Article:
IT leaders in APAC are sounding the alarm about the need to invest now in quantum-safe transition planning; lack of clear ownership, budget or executive support are obstacles in path to preparation.
At its annual Trust Summit conference, DigiCert released the results of a global study exploring how organizations are addressing the post-quantum computing threat and preparing for a safe post-quantum computing future. Key findings reveal that while IT leaders are concerned about their ability to prepare in the timeframes needed, they are hampered by obstacles which include lack of clear ownership, budget, and executive support.
Forward-thinking organizations that have invested in crypto agility will be better positioned to manage the transition to quantum-safe algorithms when the final standards are released in 2024.”
-Amit Sinha, CEO of DigiCert.
Quantum computing harnesses the laws of quantum mechanics to solve problems too complex for classical computers. With quantum computing, however, cracking encryption becomes much easier, which poses an enormous threat to data and user security.
“PQC is a seismic event in cryptography that will require IT leaders to begin preparation now. Forward-thinking organizations that have invested in crypto agility will be better positioned to manage the transition to quantum-safe algorithms when the final standards are released in 2024,” said Amit Sinha, CEO of DigiCert.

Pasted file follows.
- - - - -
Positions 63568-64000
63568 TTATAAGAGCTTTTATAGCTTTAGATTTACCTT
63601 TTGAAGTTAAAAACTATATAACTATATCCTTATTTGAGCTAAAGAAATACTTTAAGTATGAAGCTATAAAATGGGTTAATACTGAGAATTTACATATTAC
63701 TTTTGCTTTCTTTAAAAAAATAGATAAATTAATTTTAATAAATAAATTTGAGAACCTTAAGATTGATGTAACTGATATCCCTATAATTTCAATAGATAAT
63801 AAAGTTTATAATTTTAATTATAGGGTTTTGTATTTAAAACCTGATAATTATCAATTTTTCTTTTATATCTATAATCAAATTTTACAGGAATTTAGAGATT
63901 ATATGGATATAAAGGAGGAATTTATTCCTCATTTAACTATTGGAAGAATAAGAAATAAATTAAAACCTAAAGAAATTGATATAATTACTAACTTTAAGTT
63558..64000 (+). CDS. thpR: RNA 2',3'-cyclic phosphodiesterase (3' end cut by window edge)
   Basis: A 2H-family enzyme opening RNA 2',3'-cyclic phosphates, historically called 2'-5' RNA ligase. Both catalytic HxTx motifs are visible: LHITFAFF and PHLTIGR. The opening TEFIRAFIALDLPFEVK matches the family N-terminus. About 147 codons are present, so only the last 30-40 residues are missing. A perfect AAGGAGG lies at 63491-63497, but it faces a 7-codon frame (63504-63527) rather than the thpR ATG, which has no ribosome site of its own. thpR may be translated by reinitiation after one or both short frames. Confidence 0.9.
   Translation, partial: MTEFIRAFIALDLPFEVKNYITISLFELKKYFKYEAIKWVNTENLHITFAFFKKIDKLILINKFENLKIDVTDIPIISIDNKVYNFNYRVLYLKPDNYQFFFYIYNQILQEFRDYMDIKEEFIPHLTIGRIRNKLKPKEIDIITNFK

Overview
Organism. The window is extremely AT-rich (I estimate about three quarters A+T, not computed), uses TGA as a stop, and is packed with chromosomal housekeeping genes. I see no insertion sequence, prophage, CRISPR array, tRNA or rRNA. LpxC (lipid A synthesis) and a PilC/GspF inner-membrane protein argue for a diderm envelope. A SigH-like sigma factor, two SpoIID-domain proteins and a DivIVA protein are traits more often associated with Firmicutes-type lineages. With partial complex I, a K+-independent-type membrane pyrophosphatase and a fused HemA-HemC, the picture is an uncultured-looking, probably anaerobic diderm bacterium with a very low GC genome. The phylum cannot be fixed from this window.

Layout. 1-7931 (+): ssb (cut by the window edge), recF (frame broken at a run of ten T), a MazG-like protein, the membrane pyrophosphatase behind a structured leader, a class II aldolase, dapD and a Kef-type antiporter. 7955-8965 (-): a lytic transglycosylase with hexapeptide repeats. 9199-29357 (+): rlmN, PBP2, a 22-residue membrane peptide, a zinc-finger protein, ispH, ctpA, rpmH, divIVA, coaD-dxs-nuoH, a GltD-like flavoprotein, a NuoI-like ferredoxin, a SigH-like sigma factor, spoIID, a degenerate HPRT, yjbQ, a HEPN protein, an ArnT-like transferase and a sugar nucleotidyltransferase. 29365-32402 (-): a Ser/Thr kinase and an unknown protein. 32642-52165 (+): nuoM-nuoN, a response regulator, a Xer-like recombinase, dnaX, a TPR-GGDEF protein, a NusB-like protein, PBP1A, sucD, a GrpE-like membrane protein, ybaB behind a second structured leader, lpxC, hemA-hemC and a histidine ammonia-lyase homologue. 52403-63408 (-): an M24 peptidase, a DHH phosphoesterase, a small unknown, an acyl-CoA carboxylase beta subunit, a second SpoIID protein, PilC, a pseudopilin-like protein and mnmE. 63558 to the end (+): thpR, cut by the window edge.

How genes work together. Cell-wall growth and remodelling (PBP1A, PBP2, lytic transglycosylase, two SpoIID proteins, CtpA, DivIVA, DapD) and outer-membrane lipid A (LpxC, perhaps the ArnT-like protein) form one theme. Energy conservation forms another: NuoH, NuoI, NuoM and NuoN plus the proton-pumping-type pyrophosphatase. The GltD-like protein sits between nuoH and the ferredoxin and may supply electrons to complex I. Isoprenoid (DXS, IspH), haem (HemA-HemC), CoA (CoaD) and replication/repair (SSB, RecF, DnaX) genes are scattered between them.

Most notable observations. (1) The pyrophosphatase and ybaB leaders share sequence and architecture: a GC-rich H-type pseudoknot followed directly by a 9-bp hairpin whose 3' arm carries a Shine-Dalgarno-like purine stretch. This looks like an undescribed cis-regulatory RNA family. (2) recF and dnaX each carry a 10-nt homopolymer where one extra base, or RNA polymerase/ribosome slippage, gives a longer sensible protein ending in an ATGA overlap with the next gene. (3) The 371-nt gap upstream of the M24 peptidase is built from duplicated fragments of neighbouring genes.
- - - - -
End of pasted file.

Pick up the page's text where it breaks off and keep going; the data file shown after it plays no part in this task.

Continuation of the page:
“In the APAC region, where digital transformation is rapidly evolving, the need for quantum-safe cryptography is paramount. As industry bodies and governments drive progress, we urge businesses to prioritize their preparations for PQC to safeguard their data and maintain trust in an increasingly interconnected world,” said Armando Dacal, Group Vice President APJ at DigiCert.
Ponemon Institute surveyed 1,426 IT and IT security practitioners in the United States (605), EMEA (428) and Asia-Pacific (393) who are knowledgeable about their organizations’ approach to post quantum cryptography.
The study, sponsored by DigiCert, found that sixty-one percent of respondents say their organizations are not and will not be prepared to address the security implications of PQC. Almost half of respondents (49%) say their organizations’ leadership is only somewhat aware (twenty-six percent) or not aware (23%) about the security implications of quantum computing.
The Study found that only 30% of respondents say their organizations are allocating budget for PQC readiness, whereas 52% say their organizations are currently taking an inventory of the types of cryptography keys used and their characteristics.